After 14 days, taste a small sample to determine if the beer is fully fermented and ready to bottle. If it tastes like flat beer, it is ready. If it’s sweet, then it’s not ready. Let it ferment for 3 more days (14 total). At this point, it is time to bottle. Do not let it sit in the fermenter for longer than 24 days total.
1. When your beer is ready to bottle, fill 3 1-gallon containers with warm water, then split the remaining pack of the No-Rinse Cleanser between them and mix until dissolved. Once dissolved, it is ready to use.
2. Distribute the cleaning solution equally among the bottles. Screw-on caps (or cover with a metal cap if using glass bottles) and shake bottles vigorously. Allow to sit 10 minutes, then shake the bottles again. Remove caps and empty all cleaning solutions into a large bowl. Use this solution to clean any other equipment you may be using for bottling. Do not rinse.
3. Add 2 Carbonation Drops to each 740-mL bottle. For 1-liter bottles, add 2 ½ drops; for ½-liter bottles add 1 drop. Alternatively, you can add table sugar using this table as a guide.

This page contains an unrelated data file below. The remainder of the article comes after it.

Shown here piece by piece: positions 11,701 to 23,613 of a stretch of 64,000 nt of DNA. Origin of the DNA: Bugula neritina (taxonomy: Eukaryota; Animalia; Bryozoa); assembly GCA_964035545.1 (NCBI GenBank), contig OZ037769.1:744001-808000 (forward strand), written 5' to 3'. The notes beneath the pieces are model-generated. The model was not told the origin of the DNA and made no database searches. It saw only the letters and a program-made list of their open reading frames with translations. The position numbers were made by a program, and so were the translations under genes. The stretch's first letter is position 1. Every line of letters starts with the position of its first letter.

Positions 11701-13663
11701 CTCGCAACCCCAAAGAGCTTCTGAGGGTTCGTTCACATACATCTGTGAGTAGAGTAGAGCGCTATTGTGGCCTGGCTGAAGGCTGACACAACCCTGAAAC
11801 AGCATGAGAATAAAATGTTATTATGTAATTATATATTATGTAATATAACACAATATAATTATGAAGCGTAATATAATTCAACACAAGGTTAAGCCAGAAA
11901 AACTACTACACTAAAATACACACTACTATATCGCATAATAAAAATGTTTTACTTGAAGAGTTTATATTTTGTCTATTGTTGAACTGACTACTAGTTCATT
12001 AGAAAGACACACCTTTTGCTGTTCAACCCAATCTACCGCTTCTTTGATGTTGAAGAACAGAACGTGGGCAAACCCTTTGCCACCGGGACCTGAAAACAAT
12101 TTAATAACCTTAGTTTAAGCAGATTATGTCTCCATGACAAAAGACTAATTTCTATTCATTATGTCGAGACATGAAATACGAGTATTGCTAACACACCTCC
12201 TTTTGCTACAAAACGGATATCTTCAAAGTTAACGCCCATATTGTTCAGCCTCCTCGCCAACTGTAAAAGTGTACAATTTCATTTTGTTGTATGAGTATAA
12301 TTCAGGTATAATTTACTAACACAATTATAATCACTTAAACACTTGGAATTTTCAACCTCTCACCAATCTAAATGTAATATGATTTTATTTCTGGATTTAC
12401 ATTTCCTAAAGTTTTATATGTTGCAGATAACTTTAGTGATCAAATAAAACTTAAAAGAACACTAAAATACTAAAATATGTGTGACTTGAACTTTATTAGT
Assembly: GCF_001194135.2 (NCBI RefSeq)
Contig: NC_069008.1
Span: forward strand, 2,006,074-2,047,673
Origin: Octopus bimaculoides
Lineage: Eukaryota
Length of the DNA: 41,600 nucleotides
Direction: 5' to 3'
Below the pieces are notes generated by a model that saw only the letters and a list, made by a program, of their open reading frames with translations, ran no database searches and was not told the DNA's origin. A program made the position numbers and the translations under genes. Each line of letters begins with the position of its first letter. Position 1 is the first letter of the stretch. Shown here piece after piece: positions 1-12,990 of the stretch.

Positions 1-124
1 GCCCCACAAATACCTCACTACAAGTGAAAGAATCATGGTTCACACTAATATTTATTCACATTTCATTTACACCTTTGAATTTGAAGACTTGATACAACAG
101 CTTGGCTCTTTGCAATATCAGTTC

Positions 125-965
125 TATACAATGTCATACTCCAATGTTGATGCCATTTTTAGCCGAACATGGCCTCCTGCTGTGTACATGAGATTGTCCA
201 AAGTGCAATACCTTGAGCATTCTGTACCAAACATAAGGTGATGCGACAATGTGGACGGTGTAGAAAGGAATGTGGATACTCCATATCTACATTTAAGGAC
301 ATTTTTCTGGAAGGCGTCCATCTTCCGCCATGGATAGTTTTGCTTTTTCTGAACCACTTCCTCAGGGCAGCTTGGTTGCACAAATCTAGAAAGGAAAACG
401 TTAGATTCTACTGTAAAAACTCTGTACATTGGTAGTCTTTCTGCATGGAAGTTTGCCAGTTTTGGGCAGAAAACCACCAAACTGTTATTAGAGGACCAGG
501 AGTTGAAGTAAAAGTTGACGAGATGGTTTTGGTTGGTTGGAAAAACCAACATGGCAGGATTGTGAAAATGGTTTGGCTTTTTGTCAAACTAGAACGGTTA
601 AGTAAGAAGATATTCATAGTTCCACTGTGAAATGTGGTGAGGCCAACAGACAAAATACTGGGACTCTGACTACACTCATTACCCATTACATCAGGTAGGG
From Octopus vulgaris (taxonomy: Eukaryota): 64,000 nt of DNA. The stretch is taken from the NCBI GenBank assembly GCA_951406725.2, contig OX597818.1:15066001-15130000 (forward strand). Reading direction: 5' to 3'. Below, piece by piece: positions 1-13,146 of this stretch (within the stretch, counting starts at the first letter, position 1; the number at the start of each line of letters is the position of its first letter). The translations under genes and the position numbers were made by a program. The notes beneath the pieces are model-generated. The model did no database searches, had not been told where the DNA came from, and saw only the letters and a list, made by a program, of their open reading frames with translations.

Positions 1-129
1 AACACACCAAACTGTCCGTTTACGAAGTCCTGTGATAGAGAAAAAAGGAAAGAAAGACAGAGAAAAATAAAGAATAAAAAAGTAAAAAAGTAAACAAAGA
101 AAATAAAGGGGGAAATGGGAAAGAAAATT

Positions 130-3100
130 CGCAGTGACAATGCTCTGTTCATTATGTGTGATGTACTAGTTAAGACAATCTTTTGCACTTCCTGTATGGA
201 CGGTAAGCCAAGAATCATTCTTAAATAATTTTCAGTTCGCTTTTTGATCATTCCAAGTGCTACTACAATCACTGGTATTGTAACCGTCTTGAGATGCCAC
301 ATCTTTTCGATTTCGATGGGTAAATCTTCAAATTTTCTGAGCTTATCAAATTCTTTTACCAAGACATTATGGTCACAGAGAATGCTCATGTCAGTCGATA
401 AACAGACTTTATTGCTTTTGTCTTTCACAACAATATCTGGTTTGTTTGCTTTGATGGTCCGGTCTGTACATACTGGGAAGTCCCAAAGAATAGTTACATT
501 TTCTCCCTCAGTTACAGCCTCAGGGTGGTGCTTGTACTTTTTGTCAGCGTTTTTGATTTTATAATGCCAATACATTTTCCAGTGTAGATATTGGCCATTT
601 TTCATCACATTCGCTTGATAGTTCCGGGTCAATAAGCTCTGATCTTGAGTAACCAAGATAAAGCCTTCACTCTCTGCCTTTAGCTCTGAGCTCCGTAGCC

4. Holding the bottle at an angle, fill each bottle to about 2 inches from the bottle’s top.
5. Place caps on bottles, hand tighten, and gently turn the bottle over to check the bottle’s seal. It is not necessary to shake them.
6. Store the bottles upright and out of direct sunlight in a location with a consistent temperature between 70°-76°F or 21°-24°C. Allow sitting for a minimum of 14 days. If the temperature is cooler than suggested it may take an additional week to reach full carbonation.
TIP FROM OUR BREWMASTERS
After the primary carbonation has taken place your beer is ready to drink. We recommend putting 1 bottle in the refrigerator at first for 48 hrs. After 48hrs. give it a try and if it is up to your liking put the rest of your beer in the fridge. If it does not taste quite right, leave the bottles out at room temp for another week or so. Keep following this method until your brew tastes just how you like it.
This process is called conditioning and during this time the yeast left in your beer can help clean up any off-flavors. Almost everything gets a little better with time and so will your beer